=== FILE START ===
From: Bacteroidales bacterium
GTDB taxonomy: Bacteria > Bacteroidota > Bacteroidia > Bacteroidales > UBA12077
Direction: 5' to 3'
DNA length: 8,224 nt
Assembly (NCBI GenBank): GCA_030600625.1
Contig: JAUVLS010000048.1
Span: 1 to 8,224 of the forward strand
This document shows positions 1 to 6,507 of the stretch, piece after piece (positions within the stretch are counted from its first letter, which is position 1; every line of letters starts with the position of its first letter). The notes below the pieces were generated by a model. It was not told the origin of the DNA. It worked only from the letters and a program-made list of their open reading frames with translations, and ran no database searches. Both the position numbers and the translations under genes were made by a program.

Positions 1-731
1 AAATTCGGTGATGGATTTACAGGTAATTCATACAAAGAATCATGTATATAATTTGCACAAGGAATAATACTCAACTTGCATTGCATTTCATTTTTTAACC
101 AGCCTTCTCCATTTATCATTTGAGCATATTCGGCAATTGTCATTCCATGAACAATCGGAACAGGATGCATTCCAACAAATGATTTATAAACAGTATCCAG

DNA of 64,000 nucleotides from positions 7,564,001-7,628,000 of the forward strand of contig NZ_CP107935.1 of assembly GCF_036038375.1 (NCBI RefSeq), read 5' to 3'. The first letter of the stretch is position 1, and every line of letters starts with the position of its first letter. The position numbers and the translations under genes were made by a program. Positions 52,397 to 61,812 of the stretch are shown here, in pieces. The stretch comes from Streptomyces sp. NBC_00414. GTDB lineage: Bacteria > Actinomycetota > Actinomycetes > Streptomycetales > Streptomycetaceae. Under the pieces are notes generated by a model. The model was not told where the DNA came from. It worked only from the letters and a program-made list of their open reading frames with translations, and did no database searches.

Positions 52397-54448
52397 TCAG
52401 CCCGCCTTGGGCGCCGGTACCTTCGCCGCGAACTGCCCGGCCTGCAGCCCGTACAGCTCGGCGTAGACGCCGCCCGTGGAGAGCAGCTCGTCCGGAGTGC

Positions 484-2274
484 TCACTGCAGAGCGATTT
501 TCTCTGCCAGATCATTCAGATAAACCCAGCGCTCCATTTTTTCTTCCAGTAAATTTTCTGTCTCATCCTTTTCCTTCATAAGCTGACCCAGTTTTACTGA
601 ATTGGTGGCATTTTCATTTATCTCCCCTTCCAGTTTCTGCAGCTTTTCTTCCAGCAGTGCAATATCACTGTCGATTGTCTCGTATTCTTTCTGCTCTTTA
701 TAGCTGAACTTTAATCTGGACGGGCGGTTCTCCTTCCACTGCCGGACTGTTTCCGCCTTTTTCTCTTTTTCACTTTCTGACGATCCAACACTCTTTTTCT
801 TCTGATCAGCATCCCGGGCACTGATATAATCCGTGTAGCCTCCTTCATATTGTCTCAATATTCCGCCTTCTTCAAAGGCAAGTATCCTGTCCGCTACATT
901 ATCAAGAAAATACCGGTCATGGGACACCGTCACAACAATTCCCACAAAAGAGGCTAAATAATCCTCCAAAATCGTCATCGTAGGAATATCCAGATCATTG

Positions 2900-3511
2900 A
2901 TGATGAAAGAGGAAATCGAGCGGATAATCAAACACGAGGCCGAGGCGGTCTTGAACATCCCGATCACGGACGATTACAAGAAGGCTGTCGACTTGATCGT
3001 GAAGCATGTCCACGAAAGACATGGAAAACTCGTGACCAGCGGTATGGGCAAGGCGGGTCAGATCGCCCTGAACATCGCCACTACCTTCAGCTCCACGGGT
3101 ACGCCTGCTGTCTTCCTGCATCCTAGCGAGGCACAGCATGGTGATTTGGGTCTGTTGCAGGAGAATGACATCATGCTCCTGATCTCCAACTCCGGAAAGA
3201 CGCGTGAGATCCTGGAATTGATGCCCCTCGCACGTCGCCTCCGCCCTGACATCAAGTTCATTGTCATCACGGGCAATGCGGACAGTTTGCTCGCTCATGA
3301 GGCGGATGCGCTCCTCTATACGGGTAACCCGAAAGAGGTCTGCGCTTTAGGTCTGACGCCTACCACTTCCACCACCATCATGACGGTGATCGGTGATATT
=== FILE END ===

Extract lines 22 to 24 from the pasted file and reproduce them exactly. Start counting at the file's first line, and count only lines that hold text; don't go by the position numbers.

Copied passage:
901 ATCAAGAAAATACCGGTCATGGGACACCGTCACAACAATTCCCACAAAAGAGGCTAAATAATCCTCCAAAATCGTCATCGTAGGAATATCCAGATCATTG

Positions 2900-3511
2900 A